Editor’s note: Alison Levine, First American Women's Everest Expedition Team Captain and a New York Times bestselling author of “On the Edge,” will be the opening keynote speaker at ISACA’s 2020 North America CACS conference, to take place 12-14 May in Baltimore, Maryland, USA. Levine draws upon her background in extreme adventuring to convey insights on leadership and overcoming difficult challenges. She recently visited with ISACA Now to provide her perspective on navigating fear and professional challenges. The following is a transcript, edited for length and clarity:
ISACA Now: What was the toughest aspect of the American Women’s Everest Expedition?
It’s hard to narrow it down to just one thing. There are so many things that were really tough: the weather, the effects of extreme altitude, the homesickness, the doubt that kept crawling back into my mind that said, “Don't be silly – you can’t do this!” And I had to just keep saying, “SHUT UP. Yes I can!”
ISACA Now: What are the main life lessons that stick with you from your extreme adventuring background?
You don’t have to be the fastest or the strongest to get to the top of a mountain; you just have to be absolutely relentless about putting one foot in front of the other.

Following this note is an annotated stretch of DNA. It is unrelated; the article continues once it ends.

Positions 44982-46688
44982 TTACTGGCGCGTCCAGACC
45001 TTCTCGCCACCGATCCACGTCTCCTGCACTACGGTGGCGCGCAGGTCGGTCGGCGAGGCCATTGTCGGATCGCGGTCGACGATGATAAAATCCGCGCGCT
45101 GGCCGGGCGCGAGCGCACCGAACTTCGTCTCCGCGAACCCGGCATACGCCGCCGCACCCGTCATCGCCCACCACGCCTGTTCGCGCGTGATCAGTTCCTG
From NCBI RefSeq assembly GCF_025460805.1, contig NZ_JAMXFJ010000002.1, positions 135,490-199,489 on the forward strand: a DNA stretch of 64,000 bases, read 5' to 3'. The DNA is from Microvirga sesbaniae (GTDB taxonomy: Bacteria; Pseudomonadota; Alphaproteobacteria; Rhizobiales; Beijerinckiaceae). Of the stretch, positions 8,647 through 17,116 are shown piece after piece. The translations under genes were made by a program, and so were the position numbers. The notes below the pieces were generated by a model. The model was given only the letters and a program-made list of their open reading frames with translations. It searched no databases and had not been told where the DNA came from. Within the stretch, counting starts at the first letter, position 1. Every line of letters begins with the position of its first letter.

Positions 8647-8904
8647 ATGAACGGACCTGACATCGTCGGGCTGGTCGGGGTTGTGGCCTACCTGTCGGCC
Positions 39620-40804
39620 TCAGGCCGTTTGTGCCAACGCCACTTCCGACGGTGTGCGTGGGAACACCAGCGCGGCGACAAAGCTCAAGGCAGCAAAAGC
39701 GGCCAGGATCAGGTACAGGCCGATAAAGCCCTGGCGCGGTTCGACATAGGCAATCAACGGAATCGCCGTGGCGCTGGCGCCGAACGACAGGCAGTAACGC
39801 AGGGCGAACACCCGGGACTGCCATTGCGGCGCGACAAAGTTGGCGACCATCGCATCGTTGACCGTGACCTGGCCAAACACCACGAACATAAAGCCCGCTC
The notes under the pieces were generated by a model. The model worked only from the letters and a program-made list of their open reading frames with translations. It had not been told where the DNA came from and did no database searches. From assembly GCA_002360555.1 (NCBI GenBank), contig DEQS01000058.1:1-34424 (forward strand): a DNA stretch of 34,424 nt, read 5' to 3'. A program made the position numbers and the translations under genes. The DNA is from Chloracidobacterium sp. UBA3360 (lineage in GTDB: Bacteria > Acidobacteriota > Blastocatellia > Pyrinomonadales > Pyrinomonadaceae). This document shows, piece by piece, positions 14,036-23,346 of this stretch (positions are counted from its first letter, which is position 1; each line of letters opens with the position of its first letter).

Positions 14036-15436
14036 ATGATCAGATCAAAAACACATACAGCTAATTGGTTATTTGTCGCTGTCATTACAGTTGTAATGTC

ISACA Now: The title of your keynote is “Fear is OK, But Complacency Will Kill You.” What is the fine line for when fear is constructive as opposed to paralyzing?
Fear is a normal, human emotion, and when you feel fear, it’s a good thing because it means you are alert, aware, and you are processing what is going on around you. Fear is only dangerous when it paralyzes you. COMPLACENCY is what puts you at risk. If you do not move, you are not going to survive.
ISACA Now: How is the fast-evolving technology landscape changing what it means to be a leader today?
Leaders today need to be able to pivot and change direction quickly since the business landscape is constantly shifting and changing. You have to be able to take action based on the situation at the time, and not based on a plan that you came up with at some point in the past. Plans are outdated as soon as they are finished.
ISACA Now: What do you consider to be some overlooked characteristics of excellent leaders?
Often people equate quietness with weakness or apathy, when in reality, the ability to stay quiet and still is actually a display of strength.